Let’s face it.
One of the biggest reasons to toil away in the gym is to look good. Really good.
Most of us guys want a big, broad upper body, bulging biceps, washboard abs, and a thick, strong lower half.
Gals usually want lean legs, a curvy butt, and a toned upper body and abs.
If you listen to the right people, you’ll discover that getting there isn’t all that hard, really.
Get your calories and macros right, follow a well-designed workout program, take the right supplements (or not), and just put in the work, and you’ll gain muscle and lose fat each and every week.
Unfortunately, that doesn’t necessarily mean you’ll wind up with the exact body that you want.
In time, you might notice that one side of your chest is slightly smaller than the other, or one arm is clearly larger than the other, or one thigh is more developed than its counterpart.
What to do?
Many people say this can’t even happen if you’re training properly.
Many others say it’s purely genetic, and that you have to just play with the cards that you’re dealt.
Well, both are wrong.
You can develop muscle imbalances following any weightlifting routine, good and bad, and you can absolutely take measures to correct them.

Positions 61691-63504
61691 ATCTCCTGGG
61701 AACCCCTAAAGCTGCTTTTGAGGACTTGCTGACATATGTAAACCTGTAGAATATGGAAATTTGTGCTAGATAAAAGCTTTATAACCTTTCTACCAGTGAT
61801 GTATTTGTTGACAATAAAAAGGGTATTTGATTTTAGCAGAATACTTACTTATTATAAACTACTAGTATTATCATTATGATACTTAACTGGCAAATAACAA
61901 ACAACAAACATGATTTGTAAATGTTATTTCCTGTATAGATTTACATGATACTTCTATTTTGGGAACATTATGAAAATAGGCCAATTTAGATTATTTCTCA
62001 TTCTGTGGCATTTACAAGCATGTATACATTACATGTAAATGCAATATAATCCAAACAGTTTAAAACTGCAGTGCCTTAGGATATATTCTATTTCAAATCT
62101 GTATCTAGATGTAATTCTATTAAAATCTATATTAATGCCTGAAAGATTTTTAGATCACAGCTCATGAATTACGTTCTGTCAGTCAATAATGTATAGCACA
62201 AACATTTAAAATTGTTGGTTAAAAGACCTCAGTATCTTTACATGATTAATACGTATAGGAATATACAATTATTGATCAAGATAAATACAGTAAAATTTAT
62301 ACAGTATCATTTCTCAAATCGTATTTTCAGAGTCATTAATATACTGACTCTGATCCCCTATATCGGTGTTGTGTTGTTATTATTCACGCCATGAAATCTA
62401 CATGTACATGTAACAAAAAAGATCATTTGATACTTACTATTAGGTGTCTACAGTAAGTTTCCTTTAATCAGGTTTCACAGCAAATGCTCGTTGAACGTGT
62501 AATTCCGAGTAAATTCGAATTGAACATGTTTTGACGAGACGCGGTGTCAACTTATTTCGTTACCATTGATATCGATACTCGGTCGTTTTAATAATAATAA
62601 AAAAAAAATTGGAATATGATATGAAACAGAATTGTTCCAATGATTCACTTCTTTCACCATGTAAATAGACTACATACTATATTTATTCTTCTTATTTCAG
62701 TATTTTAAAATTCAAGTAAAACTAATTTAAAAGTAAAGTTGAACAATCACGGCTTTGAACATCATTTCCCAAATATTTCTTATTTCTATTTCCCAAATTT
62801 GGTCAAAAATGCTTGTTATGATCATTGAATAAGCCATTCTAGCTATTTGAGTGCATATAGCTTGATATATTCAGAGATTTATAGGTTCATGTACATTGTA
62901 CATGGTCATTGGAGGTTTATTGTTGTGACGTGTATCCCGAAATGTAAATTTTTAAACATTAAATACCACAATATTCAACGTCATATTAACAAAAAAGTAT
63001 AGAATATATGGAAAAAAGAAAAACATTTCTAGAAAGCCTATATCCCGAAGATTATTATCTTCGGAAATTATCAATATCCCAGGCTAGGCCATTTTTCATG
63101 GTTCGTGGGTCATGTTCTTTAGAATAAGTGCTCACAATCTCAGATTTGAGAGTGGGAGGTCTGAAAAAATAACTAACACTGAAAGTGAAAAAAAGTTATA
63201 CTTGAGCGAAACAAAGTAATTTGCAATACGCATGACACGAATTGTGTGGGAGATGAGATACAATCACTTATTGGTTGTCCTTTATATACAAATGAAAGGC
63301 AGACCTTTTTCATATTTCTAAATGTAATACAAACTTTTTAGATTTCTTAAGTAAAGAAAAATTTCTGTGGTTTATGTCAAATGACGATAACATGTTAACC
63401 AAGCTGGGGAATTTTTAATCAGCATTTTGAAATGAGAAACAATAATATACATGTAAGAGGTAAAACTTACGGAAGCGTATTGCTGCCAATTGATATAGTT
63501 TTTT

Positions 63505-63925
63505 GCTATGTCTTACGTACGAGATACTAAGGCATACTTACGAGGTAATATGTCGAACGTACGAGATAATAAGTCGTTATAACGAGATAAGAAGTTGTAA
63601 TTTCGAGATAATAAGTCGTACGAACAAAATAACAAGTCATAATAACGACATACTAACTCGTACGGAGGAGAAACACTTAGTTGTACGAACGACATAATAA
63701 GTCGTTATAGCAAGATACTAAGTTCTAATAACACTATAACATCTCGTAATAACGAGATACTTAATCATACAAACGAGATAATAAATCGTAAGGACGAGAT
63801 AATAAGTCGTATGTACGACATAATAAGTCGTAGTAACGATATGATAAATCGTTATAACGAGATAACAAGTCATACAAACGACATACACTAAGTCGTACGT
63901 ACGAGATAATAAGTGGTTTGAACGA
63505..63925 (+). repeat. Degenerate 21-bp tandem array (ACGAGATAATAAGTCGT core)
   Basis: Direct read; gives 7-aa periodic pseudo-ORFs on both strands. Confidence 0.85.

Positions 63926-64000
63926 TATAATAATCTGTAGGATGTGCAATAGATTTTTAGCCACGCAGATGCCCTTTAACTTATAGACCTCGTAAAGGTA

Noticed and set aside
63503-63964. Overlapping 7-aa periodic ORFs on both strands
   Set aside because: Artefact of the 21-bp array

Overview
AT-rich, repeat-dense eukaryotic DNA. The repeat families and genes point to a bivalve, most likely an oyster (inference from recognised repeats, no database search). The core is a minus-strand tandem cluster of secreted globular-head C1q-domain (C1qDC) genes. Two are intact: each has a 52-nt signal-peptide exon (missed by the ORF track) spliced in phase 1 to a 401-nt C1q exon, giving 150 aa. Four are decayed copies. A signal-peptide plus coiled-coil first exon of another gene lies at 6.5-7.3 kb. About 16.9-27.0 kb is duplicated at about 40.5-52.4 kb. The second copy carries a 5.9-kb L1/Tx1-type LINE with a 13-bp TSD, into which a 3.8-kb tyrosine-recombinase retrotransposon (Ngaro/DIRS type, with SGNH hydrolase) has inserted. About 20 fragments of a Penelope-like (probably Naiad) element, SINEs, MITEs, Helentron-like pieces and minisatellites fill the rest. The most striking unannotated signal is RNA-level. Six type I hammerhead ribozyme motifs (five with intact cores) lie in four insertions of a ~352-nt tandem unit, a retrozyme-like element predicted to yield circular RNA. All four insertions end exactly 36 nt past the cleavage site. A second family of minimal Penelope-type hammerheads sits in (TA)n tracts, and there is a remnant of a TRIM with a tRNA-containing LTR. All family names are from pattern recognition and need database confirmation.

It’s pretty simple, too.
You don’t have to drastically change your training or buy special equipment.
As you’ll see in this podcast, all you have to do is make some simple tweaks to your training routine, keep an eye on how your body responds, and adjust accordingly. And by the end, you’re going to know exactly what to do to fix YOUR muscle imbalances.
Let’s get to it.
Would you rather read about fixing your muscle imbalances? Then check out this article!
4:36 – What is a muscle imbalance?
8:20 – What causes muscle imbalances?
14:18 – How do you spot a muscle imbalance?
15:49 – How do you prevent muscle imbalances?
20:51 – How do you fix muscle asymmetry?
Lastly, if you want to support the show, please drop a quick review of it over on iTunes. It really helps!
What did you think of this episode? Have anything else to share? Let me know in the comments below!
+ Scientific References
- Petersen J, Hölmich P. Evidence based prevention of hamstring injuries in sport. Br J Sports Med. 2005;39(6):319-323. doi:10.1136/bjsm.2005.018549
- Page P. Shoulder muscle imbalance and subacromial impingement syndrome in overhead athletes. Int J Sports Phys Ther. 2011;6(1):51-58. http://www.ncbi.nlm.nih.gov/pubmed/21655457. Accessed October 14, 2019.